I grew up with three wild brothers — two older and my twin brother. A lot of the time, they acted like complete knuckleheads — yet I never, not even once, yearned for a sister. In fact, I loved every minute of it. While my childhood wasn't perfect, looking back, I really liked the dynamic of being the only girl. And no, I wasn't uber spoiled or treated like a princess. Instead, I was just treated like me — I just happened to be a daughter among three sons.
My parents never pampered me. They didn't dote on me, shower me with praise, or tell me just how pretty I was. While I wasn't treated exactly like the boys, I also wasn't treated that much differently. My parents encouraged me to play sports . . . I mean, they did see me roughhouse with the best of them in our living room. Especially my twin brother and I — we'd get into it a lot. But as a tiny little scrapper (toughed up by two older brothers), I could handle my own. And as we grew up, we all played daily games of football, basketball, and baseball together in the back yard, where they never took it easy on their baby sister, either.
Instead of coddling the only girl, they pushed me to want to be better every single day. We'd compete, compete, and compete some more. My twin brother and I raced on foot, on bikes, on scooters, on anything we could get our hands on. He wouldn't let me win just because I was a girl. But it wasn't all about competition. My two older brothers also served as my mentors. They both took the time to work with me on my football and basketball skills, without being asked. They told me exactly where to place my hands on the basketball to nail the perfect jump shot. They modelled how to juggle the football ball with my thighs, feet, and head so that I could regularly break my juggling record. They taught me work ethic. Because of their lessons, I eventually craved the time to practice — and probably wouldn't have played college sports without their initial guidance.
And when I didn't feel like playing sports with the boys, I learned to enjoy the my own company. I didn't need anyone else to have fun! As a child, I was content playing independently. When I was younger, I'd sit in my room making up stories with my Barbies. As I got older, I loved to read or write in a journal as I sprawled out on my bed. The fact that I didn't have a sister to play with never even crossed my mind. And over the years, I made some solid female friends who are still in my life today. So even now, I don't dream about having a sister to share this adult life with.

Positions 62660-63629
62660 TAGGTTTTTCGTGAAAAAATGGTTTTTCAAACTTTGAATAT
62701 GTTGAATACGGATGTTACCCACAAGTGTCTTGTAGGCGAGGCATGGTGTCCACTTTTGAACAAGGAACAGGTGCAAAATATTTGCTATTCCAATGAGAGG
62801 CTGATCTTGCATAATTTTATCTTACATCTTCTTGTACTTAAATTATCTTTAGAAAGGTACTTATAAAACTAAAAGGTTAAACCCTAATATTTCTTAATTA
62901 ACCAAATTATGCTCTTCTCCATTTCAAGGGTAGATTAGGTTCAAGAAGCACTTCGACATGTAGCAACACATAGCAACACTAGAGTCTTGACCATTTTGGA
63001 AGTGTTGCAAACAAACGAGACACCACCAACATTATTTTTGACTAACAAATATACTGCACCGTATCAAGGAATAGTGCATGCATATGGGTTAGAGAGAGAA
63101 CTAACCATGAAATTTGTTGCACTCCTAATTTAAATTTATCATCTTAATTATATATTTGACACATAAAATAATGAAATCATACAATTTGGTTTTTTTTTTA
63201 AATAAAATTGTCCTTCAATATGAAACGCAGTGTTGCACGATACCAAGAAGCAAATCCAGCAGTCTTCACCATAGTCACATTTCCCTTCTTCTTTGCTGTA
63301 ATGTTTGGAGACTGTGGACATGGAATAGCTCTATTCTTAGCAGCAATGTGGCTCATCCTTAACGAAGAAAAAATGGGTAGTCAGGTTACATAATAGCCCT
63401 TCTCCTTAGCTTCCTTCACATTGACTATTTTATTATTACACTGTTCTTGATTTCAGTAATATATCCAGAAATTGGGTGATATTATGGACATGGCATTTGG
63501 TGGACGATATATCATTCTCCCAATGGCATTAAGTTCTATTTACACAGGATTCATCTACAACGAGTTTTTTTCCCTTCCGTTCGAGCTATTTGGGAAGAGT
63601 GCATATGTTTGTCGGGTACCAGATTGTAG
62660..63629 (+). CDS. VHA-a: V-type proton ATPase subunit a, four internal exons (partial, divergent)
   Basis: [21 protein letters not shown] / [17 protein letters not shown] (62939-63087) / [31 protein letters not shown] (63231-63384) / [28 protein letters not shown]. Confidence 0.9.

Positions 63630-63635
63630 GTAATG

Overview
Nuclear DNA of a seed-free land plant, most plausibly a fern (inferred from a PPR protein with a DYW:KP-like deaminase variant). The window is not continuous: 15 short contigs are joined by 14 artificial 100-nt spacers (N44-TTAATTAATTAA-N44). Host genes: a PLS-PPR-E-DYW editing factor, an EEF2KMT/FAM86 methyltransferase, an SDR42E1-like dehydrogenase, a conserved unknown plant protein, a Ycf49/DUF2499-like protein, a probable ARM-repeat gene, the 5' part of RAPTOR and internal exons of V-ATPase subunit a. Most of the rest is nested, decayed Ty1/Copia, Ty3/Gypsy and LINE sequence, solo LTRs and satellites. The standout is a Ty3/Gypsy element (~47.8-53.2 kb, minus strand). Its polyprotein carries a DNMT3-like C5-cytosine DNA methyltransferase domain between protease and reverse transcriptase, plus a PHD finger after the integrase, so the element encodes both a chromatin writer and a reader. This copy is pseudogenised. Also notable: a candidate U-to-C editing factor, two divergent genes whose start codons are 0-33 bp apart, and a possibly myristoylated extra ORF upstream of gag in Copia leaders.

Today, my brothers and I group-text each other almost daily. We send around funny texts, GIFs, life updates (both the good and the bad), and more. But most importantly, we're there for one another through everything. Our father is ageing and my mother endured advanced cancer a few years ago. Despite the fact that I'm the only one who lives in the same state as our parents, they stepped up to help. They flew home to be with our parents and to help my load. We carried each other through that difficult time. Although my brothers didn't know exactly how to deal certain things, we all helped each other tremendously — and I'll always be grateful that I can count on them.
Despite never having a sister to trade clothes with or help me out with boyfriend problems, I never wished my family looked different. Besides, I figured all of the girl stuff out either on my own, with the help of my mom and friends, or believe it or not — with the help of my brothers. Even after all this time, I'd never in a million years trade one of those knuckleheads in.